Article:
Thursday, October 14, 2010

Banks say they support green technology

source : The Star

UOB senior veep: Companies need to provide green certification
KUALA LUMPUR: Some banks deny that they are reluctant to provide financing for green technology initiatives and claim that they will lend as long as internal lending guidelines are met and investors are able to secure certification from relevant authorities.

United Overseas Bank (M) Bhd senior vice-president and senior head of bumiputra business banking division Mohd Fhauzi Muridan said: “We treat all customers equally. Any application for financing is assessed according to our internal lending guidelines and applied equally to all customers.

Mohd Fhauzi Muridan ... ‘We treat all customers equally.’

“The only additional criterion for Green Technology Financing Scheme (GTFS) is that companies will need to provide the project certification from the Malaysian Green Technology Corp (MGTC) and the Ministry of Energy, Green Technology and Water,” he told StarBiz.

He said the Government assisted these companies by providing a certain level of financial guarantee that encouraged financial institutions to give them loans, adding that overlaying this, however, was the bank’s lending guidelines when assessing the various risks associated with a loan application.

According to Mohd Fhauzi, UOB Malaysia has its own internal lending guidelines and these guidelines would apply equally to all customers from all industries and sectors. These guidelines, he noted, wereconsistent with best practices and aligned with existing regulatory requirements.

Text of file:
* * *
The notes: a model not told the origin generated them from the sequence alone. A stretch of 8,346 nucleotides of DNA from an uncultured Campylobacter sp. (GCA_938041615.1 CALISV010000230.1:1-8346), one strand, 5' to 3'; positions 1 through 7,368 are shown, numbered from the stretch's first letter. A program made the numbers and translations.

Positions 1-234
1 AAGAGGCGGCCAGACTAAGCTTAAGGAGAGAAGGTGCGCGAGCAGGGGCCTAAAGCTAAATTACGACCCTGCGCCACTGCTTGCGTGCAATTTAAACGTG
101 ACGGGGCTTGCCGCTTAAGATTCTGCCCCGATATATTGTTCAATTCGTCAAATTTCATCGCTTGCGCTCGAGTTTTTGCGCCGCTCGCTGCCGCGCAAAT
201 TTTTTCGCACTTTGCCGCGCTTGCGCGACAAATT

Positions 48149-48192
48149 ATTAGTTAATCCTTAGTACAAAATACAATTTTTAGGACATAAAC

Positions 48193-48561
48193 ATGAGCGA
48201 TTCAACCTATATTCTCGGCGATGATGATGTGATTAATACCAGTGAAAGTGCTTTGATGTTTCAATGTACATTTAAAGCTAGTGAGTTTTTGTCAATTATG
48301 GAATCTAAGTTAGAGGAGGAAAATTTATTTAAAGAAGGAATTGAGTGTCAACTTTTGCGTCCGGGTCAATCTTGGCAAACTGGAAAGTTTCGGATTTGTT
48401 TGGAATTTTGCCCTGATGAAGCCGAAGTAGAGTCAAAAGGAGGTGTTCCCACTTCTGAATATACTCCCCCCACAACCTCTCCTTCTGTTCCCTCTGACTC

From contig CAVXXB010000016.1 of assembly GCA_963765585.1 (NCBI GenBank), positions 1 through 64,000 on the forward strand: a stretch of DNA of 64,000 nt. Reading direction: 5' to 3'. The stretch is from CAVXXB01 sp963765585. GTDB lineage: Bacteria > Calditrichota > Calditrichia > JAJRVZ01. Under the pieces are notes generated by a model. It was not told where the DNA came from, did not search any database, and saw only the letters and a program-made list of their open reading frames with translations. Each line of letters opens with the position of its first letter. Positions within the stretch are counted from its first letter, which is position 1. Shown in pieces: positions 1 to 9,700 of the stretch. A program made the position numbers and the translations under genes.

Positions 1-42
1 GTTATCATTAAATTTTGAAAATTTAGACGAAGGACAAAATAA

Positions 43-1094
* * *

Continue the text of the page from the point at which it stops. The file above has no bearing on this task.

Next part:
Applicants who had viable project approved by the ministry and able to meet the bank’s lending guidelines would definitely be considered by the bank, he said.

Bernama recently reported that the slow assimilation of green technology in the country was due to the reluctance of banks to provide financing. It cited Energy, Green Technology and Water Minister Datuk Seri Peter Chin Fah Kui as saying the resistance stemmed from the assumption by financial institutions that green technology was still new here compared with some other countries.

Chin also felt financial institutions were adopting a wait-and-see attitude instead of taking risks.

He added so far, MGTC had green project certification for 55 projects out of 71 applications, whereby only nine projects had been offered financing and the rest were depending on banks for money.

Concurring with Mohd Fhauzi, HSBC Bank Malaysia Bhd managing director for commercial banking David Morton said: “We do not have stringent requirements for GTFS applications as our criteria for the access to such financing are also no more stringent than any application for general financing with us.

“As long as companies go through the proper application process and obtain the required certification from MGTC, HSBC is keen to consider providing assistance for this scheme. As such, we will support where possible, those companies looking to ‘going green’ for a sustainable business.”

Meanwhile, Malaysian Rating Corp Bhd vice-president and head of financial institution ratings Anandakumar Jegarasasingam said banks were likely to exhibit risk aversion towards financing green energy projects that were yet to show any sustainable commercial potential.

It should also be noted that most Malaysian banks did not have the necessary expertise to evaluate green energy project proposals at this stage, he added.

Anandakumar instead proposed that the Government set up a clean energy fund if it wished to stimulate the financing of green energy projects in a speedier way.

He said the fund could be funded by the Government and administered by an existing government-controlled development bank.

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